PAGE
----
State Rep. Alicia Reece and other activists are mobilizing a campaign to get a “Voter Bill of Rights” on the Ohio ballot this November.
If approved by voters, the constitutional amendment would, among other changes, preserve the 35-day early voting period, expand early voting hours, allow voters to cast a provisional ballot anywhere in a given county and advance online voter registration.
But before it ends up on the ballot, supporters will need to gather 1,000 petition signatures to get the initiative in front of the attorney general and collect 385,247 total signatures by July 2 to file the petition to the secretary of state.
The Democrat-backed amendment is in direct response to attempts by Republicans, including Secretary of State Jon Husted and Gov.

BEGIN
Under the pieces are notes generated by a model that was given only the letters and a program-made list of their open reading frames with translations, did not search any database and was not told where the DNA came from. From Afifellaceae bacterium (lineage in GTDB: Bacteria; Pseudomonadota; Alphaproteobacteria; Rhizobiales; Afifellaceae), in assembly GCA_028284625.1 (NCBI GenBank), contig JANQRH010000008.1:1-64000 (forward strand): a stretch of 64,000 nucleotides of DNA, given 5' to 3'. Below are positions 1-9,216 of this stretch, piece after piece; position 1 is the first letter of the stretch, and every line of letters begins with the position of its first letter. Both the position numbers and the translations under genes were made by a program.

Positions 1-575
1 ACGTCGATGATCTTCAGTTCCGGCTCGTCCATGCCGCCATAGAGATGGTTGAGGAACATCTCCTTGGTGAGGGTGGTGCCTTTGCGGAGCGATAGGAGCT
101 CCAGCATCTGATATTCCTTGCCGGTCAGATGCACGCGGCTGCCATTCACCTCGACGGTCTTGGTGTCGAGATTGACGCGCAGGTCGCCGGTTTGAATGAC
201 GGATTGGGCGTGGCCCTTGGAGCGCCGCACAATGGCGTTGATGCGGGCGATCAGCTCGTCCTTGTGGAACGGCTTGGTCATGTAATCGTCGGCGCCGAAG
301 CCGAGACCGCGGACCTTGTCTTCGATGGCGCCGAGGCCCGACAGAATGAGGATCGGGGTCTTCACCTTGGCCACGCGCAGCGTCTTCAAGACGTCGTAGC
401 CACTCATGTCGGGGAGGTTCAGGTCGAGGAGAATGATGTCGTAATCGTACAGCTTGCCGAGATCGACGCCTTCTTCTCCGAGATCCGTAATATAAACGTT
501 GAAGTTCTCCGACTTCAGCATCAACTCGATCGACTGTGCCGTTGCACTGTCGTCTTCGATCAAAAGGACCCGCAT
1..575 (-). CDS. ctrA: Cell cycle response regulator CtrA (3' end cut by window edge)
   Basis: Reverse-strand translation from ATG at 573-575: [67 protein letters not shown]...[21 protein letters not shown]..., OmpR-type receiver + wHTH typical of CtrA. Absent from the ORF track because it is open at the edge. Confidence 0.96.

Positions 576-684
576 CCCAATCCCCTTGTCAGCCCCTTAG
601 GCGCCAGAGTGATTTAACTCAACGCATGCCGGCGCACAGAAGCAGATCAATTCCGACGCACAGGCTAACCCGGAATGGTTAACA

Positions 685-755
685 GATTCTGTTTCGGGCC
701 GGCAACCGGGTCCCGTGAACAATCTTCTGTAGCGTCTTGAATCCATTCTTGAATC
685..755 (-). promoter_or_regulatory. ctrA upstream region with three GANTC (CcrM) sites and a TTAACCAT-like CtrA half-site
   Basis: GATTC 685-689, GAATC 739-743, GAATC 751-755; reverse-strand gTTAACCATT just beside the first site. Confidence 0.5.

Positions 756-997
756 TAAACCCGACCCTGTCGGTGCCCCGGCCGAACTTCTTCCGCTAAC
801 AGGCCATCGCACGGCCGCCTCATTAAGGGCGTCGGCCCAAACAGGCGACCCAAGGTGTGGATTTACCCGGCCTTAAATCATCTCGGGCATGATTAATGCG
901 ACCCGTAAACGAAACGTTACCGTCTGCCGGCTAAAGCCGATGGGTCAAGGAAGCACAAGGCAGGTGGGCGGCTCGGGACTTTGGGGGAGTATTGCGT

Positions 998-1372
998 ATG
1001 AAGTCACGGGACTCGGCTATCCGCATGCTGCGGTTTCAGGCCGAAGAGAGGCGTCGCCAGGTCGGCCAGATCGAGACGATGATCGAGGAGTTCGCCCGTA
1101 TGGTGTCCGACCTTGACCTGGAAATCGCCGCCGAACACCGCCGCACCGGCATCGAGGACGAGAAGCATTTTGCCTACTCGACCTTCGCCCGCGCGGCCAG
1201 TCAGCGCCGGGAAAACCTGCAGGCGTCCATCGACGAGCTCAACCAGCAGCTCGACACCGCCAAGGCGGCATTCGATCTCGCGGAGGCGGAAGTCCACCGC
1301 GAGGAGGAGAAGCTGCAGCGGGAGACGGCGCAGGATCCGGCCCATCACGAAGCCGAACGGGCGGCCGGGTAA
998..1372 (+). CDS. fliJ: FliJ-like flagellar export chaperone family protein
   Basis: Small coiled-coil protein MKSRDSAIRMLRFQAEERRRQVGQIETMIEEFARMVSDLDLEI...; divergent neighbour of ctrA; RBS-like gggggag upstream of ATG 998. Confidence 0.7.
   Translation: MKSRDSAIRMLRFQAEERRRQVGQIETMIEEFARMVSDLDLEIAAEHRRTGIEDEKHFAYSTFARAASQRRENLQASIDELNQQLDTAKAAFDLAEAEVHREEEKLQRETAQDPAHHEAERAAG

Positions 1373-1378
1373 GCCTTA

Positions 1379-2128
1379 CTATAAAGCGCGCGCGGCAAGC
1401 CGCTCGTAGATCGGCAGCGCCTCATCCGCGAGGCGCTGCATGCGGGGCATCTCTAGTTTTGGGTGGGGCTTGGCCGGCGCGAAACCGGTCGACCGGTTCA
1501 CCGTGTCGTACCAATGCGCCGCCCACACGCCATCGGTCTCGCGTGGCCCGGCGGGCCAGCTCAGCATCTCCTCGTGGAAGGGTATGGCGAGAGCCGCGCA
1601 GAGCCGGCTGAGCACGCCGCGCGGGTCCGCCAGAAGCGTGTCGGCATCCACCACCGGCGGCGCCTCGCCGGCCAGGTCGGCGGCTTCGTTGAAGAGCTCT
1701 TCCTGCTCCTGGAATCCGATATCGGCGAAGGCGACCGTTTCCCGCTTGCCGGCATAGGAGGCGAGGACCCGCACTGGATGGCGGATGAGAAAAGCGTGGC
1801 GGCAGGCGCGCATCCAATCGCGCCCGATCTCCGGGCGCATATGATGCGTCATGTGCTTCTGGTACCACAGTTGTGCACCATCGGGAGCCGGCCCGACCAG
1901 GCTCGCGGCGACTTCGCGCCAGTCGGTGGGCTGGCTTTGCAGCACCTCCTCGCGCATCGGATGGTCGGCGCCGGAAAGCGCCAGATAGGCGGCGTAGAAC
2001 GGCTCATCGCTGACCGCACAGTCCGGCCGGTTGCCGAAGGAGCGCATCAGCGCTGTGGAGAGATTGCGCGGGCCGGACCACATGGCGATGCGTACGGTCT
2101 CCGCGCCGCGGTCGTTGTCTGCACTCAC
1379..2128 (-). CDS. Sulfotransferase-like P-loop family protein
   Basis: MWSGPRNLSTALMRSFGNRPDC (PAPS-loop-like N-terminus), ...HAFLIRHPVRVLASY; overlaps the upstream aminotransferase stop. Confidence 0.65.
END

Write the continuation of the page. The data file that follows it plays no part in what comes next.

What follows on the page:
John Kasich, to shorten Ohio’s early voting period and restrict access to the ballot.
A bill currently working through the Ohio legislature would trim the early voting period from 35 to 29 days and end the “Golden Week” in which voters can register to vote and file a ballot on the same day. It’s expected Kasich and Republican legislators will approve the bill.
Republicans say the limits are supposed to prevent voter fraud and establish uniform voting standards across the state. Otherwise, some counties might establish longer early voting hours than others.
But some Republicans acknowledge that restrictions on early voting could suppress constituents that typically elect Democrats, obviously to Republicans’ advantage.
“I guess I really actually feel we shouldn’t contort the voting process to accommodate the urban — read African-American — voter-turnout machine,” wrote Doug Preisse, close adviser to Kasich, in a 2012 email to The Columbus Dispatch.